Located in the central part of the Ampezzo Basin in high Boite Valley, of Belluno province, Cortina d’Ampezzo or The Pearl of the Dolomites is the most renowned and praised mountain resort in Italy. Besides hosting the Winter Olympic Games and Ski World Cup, each year Cortina is the scene of several international sports events. The international fame of this site in Ampezzo arises from its well-known ski slopes, amongst the most stunning in the Dolomites. Large facilities and sports centres have been upgraded for winter tourism. About 30 cable cars, chair lifts and ski lifts, and about 80 slopes (Tofana, Mietres, Cristallo, Faloria and Cinque Torri) are within the Dolomite Superski territory, the largest ski system in the world. Opened in 2011 in the Tofana area, the new Cortina Snow-park, reachable with a 4-seat chair lift, is 500 m long and divided into two areas with different levels of difficulty. Summer tourism Summer tourism offers a range of activities as wide as the winter one. Cortina d’Ampezzo is famous for its most sought after destinations for hikers, with several routes of various lengths and difficulty, from walks and bike tours in the woods, to via ferrata climbing on the bare rock several hundred metres high.
Asolo has one of the most charming town centres of Veneto. Built upon paleo-venetian establishments, thanks to an optimal climate, it soon became a notable roman centre, municipium since the first century B.C. It is mentioned by Pliny the Elder and Tholomeus. In the Roman period, it was enriched with an aqueduct, a theatre, baths, and a road (the Aurelian Way). Asolo was later made Episcopal seat until 969 A.C., and allocated to the Treviso Parish. It was often conquered (by Ezzelino of Romano, the Da Camino, the Scaligero and the Carrarerisi), and in 1338 it became part of the Serenissima Republic of Venice. Asolo hosted Caterina Cornaro’s Kingdom, and many relevant figures fell in love with it, such as Eleonora Duse, Giosue’ Carducci, Igor Stravinskij, Antonio Canova, and Ernest Hemingway, up to more contemporary figures like Carlo Scarpa, De Pisis, Alberto Sordi, Monica Vitti, Gian Antonio Stella and many others. Asolo’s unique charm arises from its medieval features, its ancient walls overlooked by the Rocca, its suggestive streets and porches with gothic arches, the ancient buildings and houses with picturesque balconies and fresco paintings from the past ages. Most recommended attractions: the Caffe’ in the main square, a meeting place for scholars and celebrities, has been the shooting location of well-known movies; the Castello della Regina (Queen’s Castle) with Teatro Duse, the Cathedral and the City Museum.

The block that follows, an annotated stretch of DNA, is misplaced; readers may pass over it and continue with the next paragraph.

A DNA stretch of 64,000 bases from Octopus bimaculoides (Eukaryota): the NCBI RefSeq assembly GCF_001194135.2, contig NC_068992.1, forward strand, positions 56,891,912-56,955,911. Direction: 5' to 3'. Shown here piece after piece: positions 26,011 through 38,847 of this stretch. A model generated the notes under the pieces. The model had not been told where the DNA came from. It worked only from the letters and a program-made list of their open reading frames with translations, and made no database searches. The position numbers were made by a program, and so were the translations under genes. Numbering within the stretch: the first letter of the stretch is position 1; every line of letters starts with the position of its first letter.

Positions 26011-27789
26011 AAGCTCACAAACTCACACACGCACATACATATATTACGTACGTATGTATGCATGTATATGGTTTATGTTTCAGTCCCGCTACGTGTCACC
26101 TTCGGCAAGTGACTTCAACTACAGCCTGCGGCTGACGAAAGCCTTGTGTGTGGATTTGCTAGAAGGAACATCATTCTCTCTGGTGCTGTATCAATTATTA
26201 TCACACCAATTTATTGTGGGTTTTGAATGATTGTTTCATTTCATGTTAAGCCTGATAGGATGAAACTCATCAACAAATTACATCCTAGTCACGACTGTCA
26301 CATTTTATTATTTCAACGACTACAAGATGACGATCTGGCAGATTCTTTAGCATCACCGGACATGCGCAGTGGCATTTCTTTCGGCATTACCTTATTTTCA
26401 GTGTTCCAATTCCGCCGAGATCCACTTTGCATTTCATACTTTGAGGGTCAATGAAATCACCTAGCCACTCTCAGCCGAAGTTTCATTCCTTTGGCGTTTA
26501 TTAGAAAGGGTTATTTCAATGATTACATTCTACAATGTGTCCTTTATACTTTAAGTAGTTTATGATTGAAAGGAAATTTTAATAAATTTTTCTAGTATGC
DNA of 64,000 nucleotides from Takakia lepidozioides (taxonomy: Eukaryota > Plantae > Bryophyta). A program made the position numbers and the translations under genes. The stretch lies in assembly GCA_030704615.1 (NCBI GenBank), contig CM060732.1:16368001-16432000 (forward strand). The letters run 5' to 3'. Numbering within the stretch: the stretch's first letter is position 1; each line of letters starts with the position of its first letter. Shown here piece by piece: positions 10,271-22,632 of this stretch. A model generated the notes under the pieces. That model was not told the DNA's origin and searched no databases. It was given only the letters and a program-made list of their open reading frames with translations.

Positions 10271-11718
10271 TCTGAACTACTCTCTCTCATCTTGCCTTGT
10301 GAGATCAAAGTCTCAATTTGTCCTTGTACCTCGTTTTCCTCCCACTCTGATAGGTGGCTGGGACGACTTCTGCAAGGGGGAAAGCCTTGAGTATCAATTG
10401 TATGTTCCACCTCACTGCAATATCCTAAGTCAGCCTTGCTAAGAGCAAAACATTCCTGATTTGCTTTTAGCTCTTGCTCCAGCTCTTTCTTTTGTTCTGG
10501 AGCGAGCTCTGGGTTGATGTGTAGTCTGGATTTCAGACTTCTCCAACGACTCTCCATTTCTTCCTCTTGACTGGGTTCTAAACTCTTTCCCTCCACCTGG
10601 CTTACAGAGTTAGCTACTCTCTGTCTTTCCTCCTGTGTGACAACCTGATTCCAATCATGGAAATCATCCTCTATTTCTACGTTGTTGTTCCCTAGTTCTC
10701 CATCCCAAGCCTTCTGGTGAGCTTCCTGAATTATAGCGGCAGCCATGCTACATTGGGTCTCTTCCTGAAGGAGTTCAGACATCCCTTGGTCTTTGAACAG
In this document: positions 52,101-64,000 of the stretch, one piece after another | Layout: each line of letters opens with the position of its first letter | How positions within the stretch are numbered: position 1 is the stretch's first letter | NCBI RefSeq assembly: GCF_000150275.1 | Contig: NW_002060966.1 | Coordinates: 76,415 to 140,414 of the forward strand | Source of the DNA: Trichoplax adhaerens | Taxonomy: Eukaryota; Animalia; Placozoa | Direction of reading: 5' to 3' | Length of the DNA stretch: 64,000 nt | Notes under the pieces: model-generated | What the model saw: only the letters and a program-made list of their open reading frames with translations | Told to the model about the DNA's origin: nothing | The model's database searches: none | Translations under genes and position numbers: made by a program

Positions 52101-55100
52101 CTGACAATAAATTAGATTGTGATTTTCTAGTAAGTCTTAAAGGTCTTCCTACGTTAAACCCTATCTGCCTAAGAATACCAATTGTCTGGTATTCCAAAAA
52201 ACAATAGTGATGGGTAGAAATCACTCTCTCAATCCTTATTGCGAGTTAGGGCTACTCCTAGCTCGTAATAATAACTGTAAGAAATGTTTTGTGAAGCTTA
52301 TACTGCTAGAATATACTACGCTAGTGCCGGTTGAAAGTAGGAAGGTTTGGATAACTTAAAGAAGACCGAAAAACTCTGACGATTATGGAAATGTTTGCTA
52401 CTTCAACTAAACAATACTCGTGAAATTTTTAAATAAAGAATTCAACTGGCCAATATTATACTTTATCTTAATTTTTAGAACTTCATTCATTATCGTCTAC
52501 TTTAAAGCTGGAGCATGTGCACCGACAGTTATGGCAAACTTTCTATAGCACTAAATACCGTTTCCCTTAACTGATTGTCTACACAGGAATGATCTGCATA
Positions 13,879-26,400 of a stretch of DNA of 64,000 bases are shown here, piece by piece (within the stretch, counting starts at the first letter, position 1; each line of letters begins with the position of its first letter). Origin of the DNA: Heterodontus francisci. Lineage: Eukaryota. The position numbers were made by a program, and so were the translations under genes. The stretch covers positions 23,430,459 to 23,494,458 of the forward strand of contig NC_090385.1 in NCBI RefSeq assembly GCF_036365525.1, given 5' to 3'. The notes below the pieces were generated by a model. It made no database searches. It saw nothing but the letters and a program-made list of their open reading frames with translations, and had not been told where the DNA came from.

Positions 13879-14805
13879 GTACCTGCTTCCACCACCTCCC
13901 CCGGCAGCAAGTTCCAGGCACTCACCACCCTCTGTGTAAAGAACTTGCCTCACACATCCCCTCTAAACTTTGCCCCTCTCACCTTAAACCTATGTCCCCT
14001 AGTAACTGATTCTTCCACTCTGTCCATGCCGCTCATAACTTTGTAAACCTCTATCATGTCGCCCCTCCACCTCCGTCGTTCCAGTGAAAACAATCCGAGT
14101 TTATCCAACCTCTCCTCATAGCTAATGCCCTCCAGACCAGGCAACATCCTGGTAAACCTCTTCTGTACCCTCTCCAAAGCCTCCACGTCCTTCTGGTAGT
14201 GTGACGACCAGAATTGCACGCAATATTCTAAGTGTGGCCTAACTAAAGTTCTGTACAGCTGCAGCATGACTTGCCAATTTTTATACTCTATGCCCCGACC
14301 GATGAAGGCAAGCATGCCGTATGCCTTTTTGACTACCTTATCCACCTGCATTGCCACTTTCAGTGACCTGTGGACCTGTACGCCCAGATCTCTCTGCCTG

The town is also provided with extensive walls, currently under restoration, which served as a defense of the historical centre during wars. Another basic element of Treviso’s social evolution is religion: it is historically likely that the Christian religion spread in Veneto towards the end of the 1st century through veterans returning from Asia, and later became popular in Treviso too, until its establishment in the 4th century after Constantine’s Edict. The first saints celebrated in this town also date back to the 4th century: Saint Liberale, the city patron, and the saints Teonisto, Tabra, and Tabrato, who became martyrs at the end of the 4th century
In Saint Christine of Quinto, near Treviso, Sile river and Piovega creek merge into a stunning swampy island, protected by Mulino Cervara Natural Reserve. This small bio reserve is among the finest sites in EU for its natural heritage, with rare or elsewhere extinct wildlife species, and the ancient native flora from Sile, where plants and shrubs have been only recently discovered. The reserve may be explored on foot or on a traditional Venetian boat (“pantana”), which will take you to the most special places of the marsh, even up the Sile river. There is also a small museum within the Park.
At the edge of an enclosed sea, the lagoon experiences differences in water levels, the most relevant (especially in autumn and spring) causing high tides which periodically flood the lower islands, or low tides, which may dry up the smaller canals. For a smoother navigation the lagoon canals are marked by poles called bricole. Sea access will be regulated in the future by huge works under the MOSE project.